Significance of CMS/CMDB’s for IT Operations 

a white keyboard with 'cms' button
a white keyboard with 'cms' button
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Let’s start again with some theory by referring to ITIL first. 

The Configuration Management System (CMS) and Configuration Management Databases (CMDBs) are the definitions used in the ITIL Service Asset and Configuration Management. 

The ITIL defines the Configuration Management System (CMS) as a set of tools and data that is used for collecting, storing, managing, updating, analyzing and presenting data about all configuration items and their relationships. A CMS may manage more than one physical Configuration Management Database (CMDB). 

Key components of the CMS/CMDB are: 

  • Configuration Item (CI) – Any Component that needs to be managed in order to deliver an IT Service. Information about each CI is recorded in a Configuration Record within the Configuration Management System and is maintained throughout its Lifecycle by Configuration Management.  CIs typically include IT Services, hardware, software, buildings, people, and formal documentation such as Process documentation and SLAs; 
  • Attribute – A piece of information about a Configuration Item. Examples are Name, Location, Version Number, and Cost; 
  • Relationships – logical connections describing dependencies between CIs; 
  • In other words, CMS/CMDB is a map of IT Services and their components as well as surrounding elements connected in a logical way. But it’s not only a current snapshot but it’s also (or at least should be) a very valuable source of historical data. 

There is a long list of potential benefits coming from well implemented CMS/CMDB especially when it comes to managing assets, compliance or regulatory requirements. In some cases, these are sufficient reasons to implement CMDB. However, in this article we would like to share benefits related to Incident, Change, and Problem Management where we (at EvergoPartners) think the real power of relationships between Cis can be utilized in your day to day operations.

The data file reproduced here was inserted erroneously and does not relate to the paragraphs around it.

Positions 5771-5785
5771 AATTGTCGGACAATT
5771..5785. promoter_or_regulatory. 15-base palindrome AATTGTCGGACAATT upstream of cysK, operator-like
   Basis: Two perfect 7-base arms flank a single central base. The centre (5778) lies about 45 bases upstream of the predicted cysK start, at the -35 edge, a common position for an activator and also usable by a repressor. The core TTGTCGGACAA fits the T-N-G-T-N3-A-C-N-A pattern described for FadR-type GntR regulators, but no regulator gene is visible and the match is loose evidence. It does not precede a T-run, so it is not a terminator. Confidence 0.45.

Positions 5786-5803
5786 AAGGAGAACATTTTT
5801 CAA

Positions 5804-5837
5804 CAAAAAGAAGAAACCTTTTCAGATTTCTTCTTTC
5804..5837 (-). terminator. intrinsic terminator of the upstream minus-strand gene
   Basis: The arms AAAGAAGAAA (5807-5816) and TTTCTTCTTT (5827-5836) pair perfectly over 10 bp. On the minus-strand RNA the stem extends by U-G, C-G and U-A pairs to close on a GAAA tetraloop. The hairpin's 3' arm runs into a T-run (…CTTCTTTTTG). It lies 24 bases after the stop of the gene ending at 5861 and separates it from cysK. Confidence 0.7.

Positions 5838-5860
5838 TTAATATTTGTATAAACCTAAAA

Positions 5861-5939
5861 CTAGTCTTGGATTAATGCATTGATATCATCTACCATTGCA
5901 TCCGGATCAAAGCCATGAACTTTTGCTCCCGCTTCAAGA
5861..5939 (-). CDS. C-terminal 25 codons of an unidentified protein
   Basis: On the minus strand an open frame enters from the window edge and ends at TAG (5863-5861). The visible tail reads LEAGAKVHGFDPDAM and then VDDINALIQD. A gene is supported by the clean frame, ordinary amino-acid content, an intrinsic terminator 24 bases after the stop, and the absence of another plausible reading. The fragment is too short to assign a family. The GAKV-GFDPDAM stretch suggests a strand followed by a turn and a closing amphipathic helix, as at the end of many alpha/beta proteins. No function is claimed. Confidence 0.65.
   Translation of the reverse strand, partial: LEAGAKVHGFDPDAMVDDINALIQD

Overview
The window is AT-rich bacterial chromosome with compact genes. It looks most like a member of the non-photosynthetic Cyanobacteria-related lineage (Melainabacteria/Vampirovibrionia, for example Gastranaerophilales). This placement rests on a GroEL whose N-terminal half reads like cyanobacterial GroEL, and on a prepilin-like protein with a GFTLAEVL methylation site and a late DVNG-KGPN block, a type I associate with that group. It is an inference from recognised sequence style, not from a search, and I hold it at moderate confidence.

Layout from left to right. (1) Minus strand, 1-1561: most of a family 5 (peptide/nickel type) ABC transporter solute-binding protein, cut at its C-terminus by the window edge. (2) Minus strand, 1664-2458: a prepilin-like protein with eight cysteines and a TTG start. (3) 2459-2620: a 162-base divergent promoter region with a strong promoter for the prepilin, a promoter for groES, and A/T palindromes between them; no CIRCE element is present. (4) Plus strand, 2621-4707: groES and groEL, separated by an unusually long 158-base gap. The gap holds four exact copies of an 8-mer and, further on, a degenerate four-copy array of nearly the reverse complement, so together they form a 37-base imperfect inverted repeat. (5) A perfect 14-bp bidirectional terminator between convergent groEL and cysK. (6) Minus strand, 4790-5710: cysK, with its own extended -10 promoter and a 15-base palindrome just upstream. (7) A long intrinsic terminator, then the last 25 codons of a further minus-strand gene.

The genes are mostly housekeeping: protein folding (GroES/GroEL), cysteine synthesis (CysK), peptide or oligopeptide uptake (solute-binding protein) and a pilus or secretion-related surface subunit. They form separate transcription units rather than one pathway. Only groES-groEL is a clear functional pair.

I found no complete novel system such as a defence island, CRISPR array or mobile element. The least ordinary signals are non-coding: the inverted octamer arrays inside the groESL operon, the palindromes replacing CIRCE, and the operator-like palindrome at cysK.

Incident Management 

According to ITIL the primary objective of Incident Management is to restore the IT service to users as quickly as possible. We think that everybody would agree that time to resolve is of critical importance when it comes to incident resolution. Below you can find some examples of how integration of CMS/CMDB and Incident Management can contribute to fulfillment of the objectives as well as some other benefits. 

  1. It helps to identify impacted service unambiguously . It happens that the customer doesn’t know the exact service name but still is able to provide some details about technical components of the service. Having access to CSM/CMDB and relationships from the component up to the Business Service can speed up the initial phase significantly; 
  2. Once the impacted service is identified correctly, then it’s much easier to find relevant knowledge articles/support scripts that can help to solve the issue; 
  3. In case when intervention of the next level support is required, a correct identification of the service allows to dispatch the ticket to the correct team/support group and hence avoid possible ticket bouncing and wasting of time;